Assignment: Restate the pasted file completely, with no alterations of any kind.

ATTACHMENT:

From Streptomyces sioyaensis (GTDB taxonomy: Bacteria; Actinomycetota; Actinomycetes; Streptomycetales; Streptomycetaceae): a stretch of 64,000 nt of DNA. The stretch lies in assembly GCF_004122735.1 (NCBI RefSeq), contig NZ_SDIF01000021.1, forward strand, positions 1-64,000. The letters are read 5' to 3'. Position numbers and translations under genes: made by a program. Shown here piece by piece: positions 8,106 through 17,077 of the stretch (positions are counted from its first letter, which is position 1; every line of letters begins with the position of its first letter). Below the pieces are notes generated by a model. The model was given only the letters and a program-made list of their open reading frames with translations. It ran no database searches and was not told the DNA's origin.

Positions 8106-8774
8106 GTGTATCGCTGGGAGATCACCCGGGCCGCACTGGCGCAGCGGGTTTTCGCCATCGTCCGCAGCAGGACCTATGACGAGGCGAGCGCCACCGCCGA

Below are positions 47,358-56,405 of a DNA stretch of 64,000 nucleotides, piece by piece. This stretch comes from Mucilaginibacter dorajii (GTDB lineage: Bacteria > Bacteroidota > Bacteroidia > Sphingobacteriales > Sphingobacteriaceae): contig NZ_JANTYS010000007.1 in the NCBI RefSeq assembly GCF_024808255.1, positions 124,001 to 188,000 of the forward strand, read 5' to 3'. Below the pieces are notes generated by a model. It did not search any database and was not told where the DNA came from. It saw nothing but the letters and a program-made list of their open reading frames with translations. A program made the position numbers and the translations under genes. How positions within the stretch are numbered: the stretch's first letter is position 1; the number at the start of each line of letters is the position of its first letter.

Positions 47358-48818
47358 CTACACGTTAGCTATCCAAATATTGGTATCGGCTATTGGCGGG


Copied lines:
From Streptomyces sioyaensis (GTDB taxonomy: Bacteria; Actinomycetota; Actinomycetes; Streptomycetales; Streptomycetaceae): a stretch of 64,000 nt of DNA. The stretch lies in assembly GCF_004122735.1 (NCBI RefSeq), contig NZ_SDIF01000021.1, forward strand, positions 1-64,000. The letters are read 5' to 3'. Position numbers and translations under genes: made by a program. Shown here piece by piece: positions 8,106 through 17,077 of the stretch (positions are counted from its first letter, which is position 1; every line of letters begins with the position of its first letter). Below the pieces are notes generated by a model. The model was given only the letters and a program-made list of their open reading frames with translations. It ran no database searches and was not told the DNA's origin.

Positions 8106-8774
8106 GTGTATCGCTGGGAGATCACCCGGGCCGCACTGGCGCAGCGGGTTTTCGCCATCGTCCGCAGCAGGACCTATGACGAGGCGAGCGCCACCGCCGA

Below are positions 47,358-56,405 of a DNA stretch of 64,000 nucleotides, piece by piece. This stretch comes from Mucilaginibacter dorajii (GTDB lineage: Bacteria > Bacteroidota > Bacteroidia > Sphingobacteriales > Sphingobacteriaceae): contig NZ_JANTYS010000007.1 in the NCBI RefSeq assembly GCF_024808255.1, positions 124,001 to 188,000 of the forward strand, read 5' to 3'. Below the pieces are notes generated by a model. It did not search any database and was not told where the DNA came from. It saw nothing but the letters and a program-made list of their open reading frames with translations. A program made the position numbers and the translations under genes. How positions within the stretch are numbered: the stretch's first letter is position 1; the number at the start of each line of letters is the position of its first letter.

Positions 47358-48818
47358 CTACACGTTAGCTATCCAAATATTGGTATCGGCTATTGGCGGG